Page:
As part of Bechtel’s commitment to contribute 100 ideas to support the United Nation’s 2030 Sustainable Development Goals (SDGs), we examine the use of virtual reality to enhance the participation of indigenous peoples on major projects.
BETHESDA, Md., March 27, 2019 /3BL Media/ – Four Lockheed Martin (NYSE: LMT) teams advance as finalists in the 22nd Applied Ergonomics Conference Ergo Cup® Competition, which showcases innovation aimed at reducing risk of injury in the workplace. Lockheed Martin will be one of over 20 companies discussing their ergonomic innovations in the Ergo Cup Competition.
According to the International Labour Organization, more than 340 million occupational accidents are reported each year around the world. Statistics show the construction industry has a disproportionately high rate of recorded accidents in comparison to other industries.
Virtual reality (VR) and augmented reality (AR) use data science, machine intelligence, and creativity to enable training and planning in a safe environment—without consequences. How is this playing out in battlefield simulations, education, and beyond, and what can we expect in terms of technology—and ethics—in the future?
by Jennifer Allison, Vice President, Supply Chain Sustainability
Championing Transparency – Leadership That Everyone Can See
Transparency is an increasing and transformational trend, with vehicles such as social media and virtual reality now providing unprecedented abilities and responsibilities in sharing thoughts and experiences with others.
To immerse even more young minds in the world of science, MilliporeSigma launched the Curiosity Cube in 2017.
“It’s exciting to see these experiences being made available to even more students,” says Victoria May, executive director of the ISP. “Too many students get to high school without the confidence to tackle STEM subjects or an awareness of the opportunities waiting for them in STEM fields. That’s why it’s important to make inroads with students when it matters most—in elementary and middle school.”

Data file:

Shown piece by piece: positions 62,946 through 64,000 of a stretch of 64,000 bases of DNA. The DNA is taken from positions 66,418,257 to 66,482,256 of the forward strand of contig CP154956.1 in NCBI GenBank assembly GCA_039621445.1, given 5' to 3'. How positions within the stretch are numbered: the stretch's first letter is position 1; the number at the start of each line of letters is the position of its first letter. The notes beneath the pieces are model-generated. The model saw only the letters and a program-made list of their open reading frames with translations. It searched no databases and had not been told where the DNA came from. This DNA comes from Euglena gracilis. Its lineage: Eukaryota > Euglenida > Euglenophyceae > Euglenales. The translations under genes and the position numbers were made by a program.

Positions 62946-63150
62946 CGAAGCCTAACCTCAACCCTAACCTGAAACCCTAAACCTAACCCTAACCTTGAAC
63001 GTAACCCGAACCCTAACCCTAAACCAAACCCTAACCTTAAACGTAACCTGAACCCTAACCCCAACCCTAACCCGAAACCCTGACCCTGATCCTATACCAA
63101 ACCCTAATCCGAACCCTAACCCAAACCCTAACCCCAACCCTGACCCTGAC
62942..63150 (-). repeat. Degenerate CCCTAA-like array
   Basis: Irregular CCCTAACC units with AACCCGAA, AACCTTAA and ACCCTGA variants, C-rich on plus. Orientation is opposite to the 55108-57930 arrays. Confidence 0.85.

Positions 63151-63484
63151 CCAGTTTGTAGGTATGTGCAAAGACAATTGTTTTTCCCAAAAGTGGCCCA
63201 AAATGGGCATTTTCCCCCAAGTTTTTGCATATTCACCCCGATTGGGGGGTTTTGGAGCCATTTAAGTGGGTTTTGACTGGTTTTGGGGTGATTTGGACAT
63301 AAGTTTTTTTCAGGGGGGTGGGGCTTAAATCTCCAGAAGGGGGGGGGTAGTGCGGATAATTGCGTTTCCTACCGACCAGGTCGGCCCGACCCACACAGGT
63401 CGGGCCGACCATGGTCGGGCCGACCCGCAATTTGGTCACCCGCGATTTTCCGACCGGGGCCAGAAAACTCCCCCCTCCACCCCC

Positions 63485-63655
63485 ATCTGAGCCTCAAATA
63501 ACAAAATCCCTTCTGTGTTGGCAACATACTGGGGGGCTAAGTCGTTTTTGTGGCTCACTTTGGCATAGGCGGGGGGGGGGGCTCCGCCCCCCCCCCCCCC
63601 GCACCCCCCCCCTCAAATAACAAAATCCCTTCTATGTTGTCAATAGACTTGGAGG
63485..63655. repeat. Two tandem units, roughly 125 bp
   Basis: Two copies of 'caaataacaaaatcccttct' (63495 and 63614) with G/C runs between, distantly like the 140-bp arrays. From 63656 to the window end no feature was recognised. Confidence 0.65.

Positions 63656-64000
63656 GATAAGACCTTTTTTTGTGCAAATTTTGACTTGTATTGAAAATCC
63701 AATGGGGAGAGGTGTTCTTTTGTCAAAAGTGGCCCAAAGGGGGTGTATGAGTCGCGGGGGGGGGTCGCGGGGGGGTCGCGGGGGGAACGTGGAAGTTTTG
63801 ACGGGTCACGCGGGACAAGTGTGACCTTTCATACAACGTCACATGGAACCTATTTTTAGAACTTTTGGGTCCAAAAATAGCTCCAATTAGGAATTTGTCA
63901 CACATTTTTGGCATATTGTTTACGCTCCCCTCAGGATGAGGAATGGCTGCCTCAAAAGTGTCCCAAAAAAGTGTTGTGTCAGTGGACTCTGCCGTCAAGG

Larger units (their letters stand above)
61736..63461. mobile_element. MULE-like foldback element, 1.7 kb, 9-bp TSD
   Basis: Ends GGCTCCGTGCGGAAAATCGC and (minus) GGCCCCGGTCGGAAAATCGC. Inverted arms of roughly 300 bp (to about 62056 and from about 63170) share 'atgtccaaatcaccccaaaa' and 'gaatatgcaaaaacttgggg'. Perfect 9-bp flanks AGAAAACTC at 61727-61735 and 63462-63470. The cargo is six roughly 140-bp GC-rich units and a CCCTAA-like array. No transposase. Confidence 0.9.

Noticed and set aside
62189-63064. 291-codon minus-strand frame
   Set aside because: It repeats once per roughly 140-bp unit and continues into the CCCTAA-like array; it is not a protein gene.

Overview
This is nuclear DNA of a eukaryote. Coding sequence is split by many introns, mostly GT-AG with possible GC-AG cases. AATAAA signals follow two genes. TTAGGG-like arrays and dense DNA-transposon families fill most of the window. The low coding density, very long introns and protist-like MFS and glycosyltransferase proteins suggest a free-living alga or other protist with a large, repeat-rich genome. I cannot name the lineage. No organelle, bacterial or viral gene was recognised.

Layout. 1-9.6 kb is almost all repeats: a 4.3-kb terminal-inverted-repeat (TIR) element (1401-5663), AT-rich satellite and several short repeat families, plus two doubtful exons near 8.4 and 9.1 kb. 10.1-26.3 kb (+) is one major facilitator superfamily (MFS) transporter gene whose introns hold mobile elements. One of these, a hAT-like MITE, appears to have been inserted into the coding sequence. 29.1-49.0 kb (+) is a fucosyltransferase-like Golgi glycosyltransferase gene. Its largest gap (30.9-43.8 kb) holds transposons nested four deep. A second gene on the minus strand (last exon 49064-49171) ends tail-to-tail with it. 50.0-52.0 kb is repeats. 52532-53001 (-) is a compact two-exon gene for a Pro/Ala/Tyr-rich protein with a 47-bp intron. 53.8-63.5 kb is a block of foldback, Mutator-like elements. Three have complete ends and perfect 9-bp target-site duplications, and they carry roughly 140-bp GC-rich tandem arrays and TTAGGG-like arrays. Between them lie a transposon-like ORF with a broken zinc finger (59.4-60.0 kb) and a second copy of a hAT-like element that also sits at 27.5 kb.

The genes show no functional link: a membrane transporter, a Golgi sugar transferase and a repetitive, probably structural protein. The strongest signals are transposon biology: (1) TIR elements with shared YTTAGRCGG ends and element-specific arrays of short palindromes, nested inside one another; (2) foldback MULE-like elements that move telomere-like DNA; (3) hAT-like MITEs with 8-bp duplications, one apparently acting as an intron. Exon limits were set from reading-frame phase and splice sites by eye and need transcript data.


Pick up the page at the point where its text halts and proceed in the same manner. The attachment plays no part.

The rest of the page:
What happens when college students experiment with tech innovation? The future of education is created.
At university campuses across the U.S., tech innovation is outrunning the classroom. With no existing curriculum to guide them, students and faculty are experimenting with a slew of new 3D printing, virtual reality and augmented reality technologies. As they tinker away in design studios and labs, they aren’t just figuring out new uses for these 21st century tools — they’re also defining how students learn.
New flavor raises awareness, virtual reality experience educates consumers and new pollinator habitat provides year-long home for millions of bees
OAKLAND, Calif., April 2, 2018 /3BL Media/ - Bees are critical to one-third of the world’s crops, including ingredients that are used in more than one-third of HÄAGEN-DAZS ice cream flavors such as Vanilla Swiss Almond, Strawberry and Rocky Road. However, bees are being threatened at a staggering rate as an estimated one-third of honey bee colonies were lost between April 2016 and March 2017.
By Trisa Thompson, Chief Responsibility Officer, Dell
Imagine this… You put on a pair of virtual-reality glasses. You see a school in a poor, rural Chinese village. You turn your head to see inside the door and you find a group of students gathered in a small classroom, learning with technology.